Cut out the two layers of the cactus from poster board and glue together. To make the cactus stand up, cut out the yucca plant. Cut a slit in the bottom center of the cactus (about 1.5 inches) and a slit between the two tall flowers of the yucca plant starting from the top and cut about halfway down toward the bottom. Fit the two pieces together at the slits. (This will be sturdier if you glue at least two layers of the yucca plant together.

Cut out the critters and place them around for fun.

Step 1

Tip: I strongly suggest making a small sample from a scrap of fabric or paper using inches to represent feet. (For a 9x6-foot canvas, use a 9x6-inch piece of paper or scrap fabric.) This might prevent you from ruining your large canvas and gives you a better feel for what you're doing.

Spread out the canvas dropcloth, and then fold in half (short sides together).

Step 2

Using a non-stretch string (slightly longer than the shortest side of the canvas), have someone hold one end of the string on one of the folded corners. Take the other end of the string and wrap it around a pencil. Holding the pencil upright, draw an arch (should be 1/4 of a circle) from the corner of the shortest side of the canvas to the edge of the longer side.

Step 3

Cut along the curved line. Hem the cut curved edge. (For a completely no-sew project, before cutting the canvas you could follow your marked cutting line with tacky glue, fabric glue, or Fray Check. Let the glue dry completely and then cut along the line. Or you could just let the bottom fray.)

Step 4

Lay the poles on the floor and tie them together approximately a foot from one end using leather lacing or jute twine.

Stand up the poles with the tied end at the top, and spread the "legs" out to form a teepee shape.

Wrap the canvas around the poles like you would wrap a shawl around your neck. Find the center of the long straight edge of the canvas, hold it on the back of the tied poles, and wrap the canvas around the frame. The straight edges should meet in the front, forming the opening to the teepee. Pin this in place temporarily.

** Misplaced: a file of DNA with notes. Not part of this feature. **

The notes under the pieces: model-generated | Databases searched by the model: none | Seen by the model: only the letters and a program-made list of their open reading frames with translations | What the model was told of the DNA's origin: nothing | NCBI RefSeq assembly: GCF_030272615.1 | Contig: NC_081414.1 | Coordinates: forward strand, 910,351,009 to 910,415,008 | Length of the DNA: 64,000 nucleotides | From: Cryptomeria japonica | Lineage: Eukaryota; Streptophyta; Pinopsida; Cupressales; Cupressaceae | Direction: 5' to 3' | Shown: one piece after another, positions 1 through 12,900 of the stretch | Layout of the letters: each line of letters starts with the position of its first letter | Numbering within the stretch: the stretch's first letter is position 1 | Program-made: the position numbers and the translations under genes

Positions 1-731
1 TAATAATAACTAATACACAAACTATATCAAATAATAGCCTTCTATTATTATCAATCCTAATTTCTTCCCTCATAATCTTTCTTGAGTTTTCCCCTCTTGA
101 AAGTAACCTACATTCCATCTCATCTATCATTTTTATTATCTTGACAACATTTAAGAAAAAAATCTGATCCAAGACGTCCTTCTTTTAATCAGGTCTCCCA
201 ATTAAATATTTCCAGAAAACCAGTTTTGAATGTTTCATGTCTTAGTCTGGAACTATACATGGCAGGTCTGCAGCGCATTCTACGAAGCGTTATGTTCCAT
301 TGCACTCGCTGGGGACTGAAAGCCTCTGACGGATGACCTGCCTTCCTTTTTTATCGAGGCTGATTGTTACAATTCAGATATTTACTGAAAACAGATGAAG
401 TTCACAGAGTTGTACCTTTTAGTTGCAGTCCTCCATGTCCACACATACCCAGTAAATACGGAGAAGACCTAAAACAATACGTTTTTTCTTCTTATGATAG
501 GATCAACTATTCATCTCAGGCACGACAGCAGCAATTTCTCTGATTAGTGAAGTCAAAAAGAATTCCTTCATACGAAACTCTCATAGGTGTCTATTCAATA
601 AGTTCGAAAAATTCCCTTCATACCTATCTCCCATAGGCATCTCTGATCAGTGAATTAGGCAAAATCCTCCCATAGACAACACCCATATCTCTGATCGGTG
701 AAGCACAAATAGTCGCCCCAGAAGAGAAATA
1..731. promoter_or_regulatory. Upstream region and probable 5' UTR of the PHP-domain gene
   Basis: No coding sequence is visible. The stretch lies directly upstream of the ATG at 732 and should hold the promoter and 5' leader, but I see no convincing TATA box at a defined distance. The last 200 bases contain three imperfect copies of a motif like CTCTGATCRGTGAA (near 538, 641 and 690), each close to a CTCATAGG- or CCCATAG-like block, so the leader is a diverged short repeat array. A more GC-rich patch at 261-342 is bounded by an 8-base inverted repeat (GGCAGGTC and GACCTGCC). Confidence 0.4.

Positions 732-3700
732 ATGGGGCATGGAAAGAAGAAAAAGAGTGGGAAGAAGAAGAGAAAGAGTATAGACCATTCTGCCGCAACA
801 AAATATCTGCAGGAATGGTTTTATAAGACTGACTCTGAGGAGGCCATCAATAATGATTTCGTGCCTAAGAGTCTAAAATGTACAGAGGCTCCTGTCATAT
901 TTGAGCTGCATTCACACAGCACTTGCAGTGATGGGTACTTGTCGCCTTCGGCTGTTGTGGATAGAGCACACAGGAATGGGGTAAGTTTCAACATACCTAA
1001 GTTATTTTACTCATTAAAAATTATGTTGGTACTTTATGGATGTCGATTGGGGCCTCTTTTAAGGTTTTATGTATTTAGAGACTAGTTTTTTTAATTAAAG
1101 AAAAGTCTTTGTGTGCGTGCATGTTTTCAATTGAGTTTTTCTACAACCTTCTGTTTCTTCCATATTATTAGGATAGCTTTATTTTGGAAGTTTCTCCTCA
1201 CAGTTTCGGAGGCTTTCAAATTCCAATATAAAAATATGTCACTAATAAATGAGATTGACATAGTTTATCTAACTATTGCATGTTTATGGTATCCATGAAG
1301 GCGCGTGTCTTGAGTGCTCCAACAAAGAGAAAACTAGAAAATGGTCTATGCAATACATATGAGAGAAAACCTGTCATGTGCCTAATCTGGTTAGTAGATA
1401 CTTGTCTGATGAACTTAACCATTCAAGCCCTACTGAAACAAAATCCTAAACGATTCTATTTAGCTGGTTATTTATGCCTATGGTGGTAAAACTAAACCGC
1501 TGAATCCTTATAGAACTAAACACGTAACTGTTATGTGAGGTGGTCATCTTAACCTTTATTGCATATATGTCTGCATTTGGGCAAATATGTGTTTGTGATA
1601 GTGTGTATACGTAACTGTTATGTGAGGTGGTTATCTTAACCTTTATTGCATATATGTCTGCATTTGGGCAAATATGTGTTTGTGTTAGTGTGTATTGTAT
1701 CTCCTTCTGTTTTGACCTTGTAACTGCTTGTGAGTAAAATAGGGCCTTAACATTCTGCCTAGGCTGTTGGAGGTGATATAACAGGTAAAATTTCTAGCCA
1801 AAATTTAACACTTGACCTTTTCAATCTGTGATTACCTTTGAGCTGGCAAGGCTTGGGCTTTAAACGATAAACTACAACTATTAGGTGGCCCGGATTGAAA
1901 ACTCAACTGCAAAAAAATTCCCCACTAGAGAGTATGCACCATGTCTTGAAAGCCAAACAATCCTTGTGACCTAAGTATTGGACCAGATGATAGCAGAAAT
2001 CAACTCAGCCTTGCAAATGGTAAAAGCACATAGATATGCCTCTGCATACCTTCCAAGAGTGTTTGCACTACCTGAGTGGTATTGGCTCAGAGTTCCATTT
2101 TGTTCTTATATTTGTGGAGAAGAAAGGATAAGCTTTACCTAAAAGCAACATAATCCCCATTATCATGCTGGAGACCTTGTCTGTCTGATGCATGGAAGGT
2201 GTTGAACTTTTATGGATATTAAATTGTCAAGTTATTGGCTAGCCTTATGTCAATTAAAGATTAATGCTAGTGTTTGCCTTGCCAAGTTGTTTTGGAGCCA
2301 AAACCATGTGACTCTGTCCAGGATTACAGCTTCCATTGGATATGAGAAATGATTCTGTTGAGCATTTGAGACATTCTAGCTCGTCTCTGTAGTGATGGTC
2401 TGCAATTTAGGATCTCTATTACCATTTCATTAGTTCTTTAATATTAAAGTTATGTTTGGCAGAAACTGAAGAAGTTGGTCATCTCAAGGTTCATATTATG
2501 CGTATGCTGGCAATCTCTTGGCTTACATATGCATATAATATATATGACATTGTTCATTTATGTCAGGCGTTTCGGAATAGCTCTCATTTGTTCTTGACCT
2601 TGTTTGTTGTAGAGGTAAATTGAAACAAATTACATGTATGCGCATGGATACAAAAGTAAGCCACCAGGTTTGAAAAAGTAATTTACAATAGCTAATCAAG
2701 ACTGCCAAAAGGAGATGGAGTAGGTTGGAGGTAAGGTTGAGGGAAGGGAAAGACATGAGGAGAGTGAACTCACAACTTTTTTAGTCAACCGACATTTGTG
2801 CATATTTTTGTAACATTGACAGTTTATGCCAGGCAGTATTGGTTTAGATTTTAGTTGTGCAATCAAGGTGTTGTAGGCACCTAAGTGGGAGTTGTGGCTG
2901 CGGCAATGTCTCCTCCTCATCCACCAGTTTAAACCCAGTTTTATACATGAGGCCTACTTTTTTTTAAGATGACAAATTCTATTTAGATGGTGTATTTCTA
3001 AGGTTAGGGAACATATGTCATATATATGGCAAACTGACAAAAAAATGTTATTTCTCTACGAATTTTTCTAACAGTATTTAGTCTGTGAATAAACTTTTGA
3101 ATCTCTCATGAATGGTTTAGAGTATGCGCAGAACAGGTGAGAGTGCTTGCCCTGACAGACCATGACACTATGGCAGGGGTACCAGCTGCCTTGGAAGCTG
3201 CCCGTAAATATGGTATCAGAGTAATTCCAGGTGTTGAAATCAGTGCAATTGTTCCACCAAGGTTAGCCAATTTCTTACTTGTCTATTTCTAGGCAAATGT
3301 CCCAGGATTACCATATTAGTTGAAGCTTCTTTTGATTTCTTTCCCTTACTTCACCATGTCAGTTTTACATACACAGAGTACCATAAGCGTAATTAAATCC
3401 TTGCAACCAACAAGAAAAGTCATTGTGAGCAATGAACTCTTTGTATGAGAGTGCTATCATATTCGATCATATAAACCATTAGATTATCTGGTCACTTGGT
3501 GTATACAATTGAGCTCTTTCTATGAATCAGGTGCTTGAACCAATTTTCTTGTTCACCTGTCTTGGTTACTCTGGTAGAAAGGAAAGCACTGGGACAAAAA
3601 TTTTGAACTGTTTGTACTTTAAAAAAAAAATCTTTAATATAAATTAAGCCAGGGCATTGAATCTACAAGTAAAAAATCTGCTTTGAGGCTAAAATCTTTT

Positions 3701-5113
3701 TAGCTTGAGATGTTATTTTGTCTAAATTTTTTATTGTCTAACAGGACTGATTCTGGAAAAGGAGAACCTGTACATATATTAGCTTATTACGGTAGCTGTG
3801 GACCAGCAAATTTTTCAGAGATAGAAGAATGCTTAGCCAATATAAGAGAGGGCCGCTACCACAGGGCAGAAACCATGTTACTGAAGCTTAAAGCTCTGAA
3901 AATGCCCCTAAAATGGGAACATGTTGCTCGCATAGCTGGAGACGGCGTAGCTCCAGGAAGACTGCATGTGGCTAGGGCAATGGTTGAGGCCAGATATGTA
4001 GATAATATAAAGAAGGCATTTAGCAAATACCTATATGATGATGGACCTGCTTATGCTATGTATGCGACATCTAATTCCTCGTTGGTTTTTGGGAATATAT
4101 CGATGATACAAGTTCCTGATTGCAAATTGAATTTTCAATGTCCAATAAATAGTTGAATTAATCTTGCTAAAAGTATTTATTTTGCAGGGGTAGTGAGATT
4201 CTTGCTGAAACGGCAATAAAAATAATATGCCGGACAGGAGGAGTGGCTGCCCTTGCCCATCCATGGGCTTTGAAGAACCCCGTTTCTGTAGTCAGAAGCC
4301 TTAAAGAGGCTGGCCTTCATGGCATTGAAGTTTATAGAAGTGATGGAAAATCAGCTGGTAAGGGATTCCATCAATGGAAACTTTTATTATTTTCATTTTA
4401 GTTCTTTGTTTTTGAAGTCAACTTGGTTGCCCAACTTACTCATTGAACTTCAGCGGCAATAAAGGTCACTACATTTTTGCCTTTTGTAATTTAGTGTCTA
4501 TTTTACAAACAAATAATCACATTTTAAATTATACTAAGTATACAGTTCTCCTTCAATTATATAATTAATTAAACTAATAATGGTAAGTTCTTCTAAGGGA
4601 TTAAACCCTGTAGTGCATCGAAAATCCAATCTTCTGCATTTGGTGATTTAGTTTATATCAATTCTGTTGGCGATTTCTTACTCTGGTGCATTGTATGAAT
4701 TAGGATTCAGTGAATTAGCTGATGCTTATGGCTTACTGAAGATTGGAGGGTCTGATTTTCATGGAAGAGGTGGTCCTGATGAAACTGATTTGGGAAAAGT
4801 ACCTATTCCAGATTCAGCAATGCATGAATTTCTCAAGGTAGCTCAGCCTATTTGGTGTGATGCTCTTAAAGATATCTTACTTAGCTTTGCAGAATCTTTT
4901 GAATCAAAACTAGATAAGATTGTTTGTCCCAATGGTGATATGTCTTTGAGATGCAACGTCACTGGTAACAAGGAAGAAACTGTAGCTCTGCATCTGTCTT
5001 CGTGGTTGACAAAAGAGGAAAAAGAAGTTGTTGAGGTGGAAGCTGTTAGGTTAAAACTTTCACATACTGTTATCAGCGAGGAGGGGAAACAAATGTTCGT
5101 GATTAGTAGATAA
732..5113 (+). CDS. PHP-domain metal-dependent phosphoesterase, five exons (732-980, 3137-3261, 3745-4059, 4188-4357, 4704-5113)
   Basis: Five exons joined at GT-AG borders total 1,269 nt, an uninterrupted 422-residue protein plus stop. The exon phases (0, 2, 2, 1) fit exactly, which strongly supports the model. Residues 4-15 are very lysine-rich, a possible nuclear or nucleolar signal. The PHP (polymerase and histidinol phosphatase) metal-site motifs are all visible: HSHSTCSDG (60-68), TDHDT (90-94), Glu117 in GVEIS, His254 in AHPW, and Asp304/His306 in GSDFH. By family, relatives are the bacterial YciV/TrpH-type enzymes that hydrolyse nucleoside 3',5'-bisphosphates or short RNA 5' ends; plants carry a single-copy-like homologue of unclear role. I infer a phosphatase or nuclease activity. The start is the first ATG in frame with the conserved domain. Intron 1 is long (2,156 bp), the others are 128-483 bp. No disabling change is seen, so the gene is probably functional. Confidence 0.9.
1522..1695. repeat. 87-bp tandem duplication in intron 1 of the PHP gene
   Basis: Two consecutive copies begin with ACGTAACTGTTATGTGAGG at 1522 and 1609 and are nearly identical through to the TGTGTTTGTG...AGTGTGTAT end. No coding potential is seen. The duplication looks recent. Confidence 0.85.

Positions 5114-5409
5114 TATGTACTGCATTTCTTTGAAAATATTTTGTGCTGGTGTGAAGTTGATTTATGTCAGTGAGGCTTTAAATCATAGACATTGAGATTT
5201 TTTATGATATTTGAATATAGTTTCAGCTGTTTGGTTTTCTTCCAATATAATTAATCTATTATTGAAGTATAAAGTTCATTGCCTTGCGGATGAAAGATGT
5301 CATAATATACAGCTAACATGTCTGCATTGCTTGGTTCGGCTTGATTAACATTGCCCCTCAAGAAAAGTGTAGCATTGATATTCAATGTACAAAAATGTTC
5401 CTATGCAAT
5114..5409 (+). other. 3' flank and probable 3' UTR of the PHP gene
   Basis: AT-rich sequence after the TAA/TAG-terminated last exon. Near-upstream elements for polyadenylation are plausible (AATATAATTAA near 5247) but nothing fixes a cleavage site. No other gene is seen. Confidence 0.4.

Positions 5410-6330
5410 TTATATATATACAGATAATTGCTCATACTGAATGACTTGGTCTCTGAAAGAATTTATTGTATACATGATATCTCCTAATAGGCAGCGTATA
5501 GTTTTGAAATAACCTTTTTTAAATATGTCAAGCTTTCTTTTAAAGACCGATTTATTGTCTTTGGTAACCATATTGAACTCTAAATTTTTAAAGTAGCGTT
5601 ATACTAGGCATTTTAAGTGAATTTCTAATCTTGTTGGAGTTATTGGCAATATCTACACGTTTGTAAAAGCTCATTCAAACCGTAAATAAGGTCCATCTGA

Step 5

Mark your holes for the lacing. I put mine starting about 4-5 inches from the top and then spaced them 4 inches apart. Follow the directions for your eyelets or grommets, or you can just cut small holes and reinforce them with glue. I reinforced mine with glue even though I used the eyelets. Just make sure you let the glue dry completely before inserting the lacing.

Step 6

Plan your design. Iron the fusible web onto your chosen fabrics. Peel off paper backing and stick fabric to a sticky cutting mat. Use a new blade to cut your fabric appliques. Another option is to use a Cricut marker to draw the design onto the paper side of the fusible web, fuse the web to the fabric, and then hand-cut the appliques.

Step 7

Position your appliques on the teepee while it is assembled. Mark lightly with pencil or disappearing ink where each applique will be applied. When you have them all temporarily positioned and/or marked, remove the canvas teepee from the frame.

Following the directions on the fusible web, fuse all your appliques to the teepee canvas. Return the teepee canvas to the pole base. Lace leather cord or jute twine through eyelets/holes and tie the ends to hold teepee in place.

Step 8

To make the name sign, cut three layers from poster board and glue them together for sturdiness. Ink the edges. Cut out shapes to form the letters you need to spell whatever you want on your sign. Be creative. The symbol only has to resemble the letter. Glue the letters on the sign. Tie jute twine or leather lacing to hang the sign.

Cut out and assemble the dream catcher. Add a brad to the top and wrap fishing line around the brad to hang it from the teepee.

Step 9

Cut out the two layers of the cactus from poster board and glue together. To make the cactus stand up, cut out the yucca plant. Cut a slit in the bottom center of the cactus (about 1.5 inches) and a slit between the two tall flowers of the yucca plant starting from the top and cut about halfway down toward the bottom. Fit the two pieces together at the slits. (This will be sturdier if you glue at least two layers of the yucca plant together.

Cut out the critters and place them around for fun.

Awards
See available awards

SHOWCASED - A FEATURED PROJECT
SHOWCASED - A FEATURED PROJECT
PRIZED - PROJECT FAVED 25+ TIMES
PRIZED - PROJECT FAVED 25+ TIMES
CELEBRATED - PROJECT FAVED 50+ TIMES
CELEBRATED - PROJECT FAVED 50+ TIMES
  • PRIZED - PROJECT FAVED 25+ TIMES

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COMMENTS

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This is precious! I know he loved it!!

Published on April 20, 2013 by NadiaHerbstMcConnell Flag Comment As Inappropriate
I wish my kids were still little so I could make this! You did an amazing job!! I'm sure that little boy will create hours and hours of exciting memories in that teepee :)

Published on March 21, 2013 by LisaCha Flag Comment As Inappropriate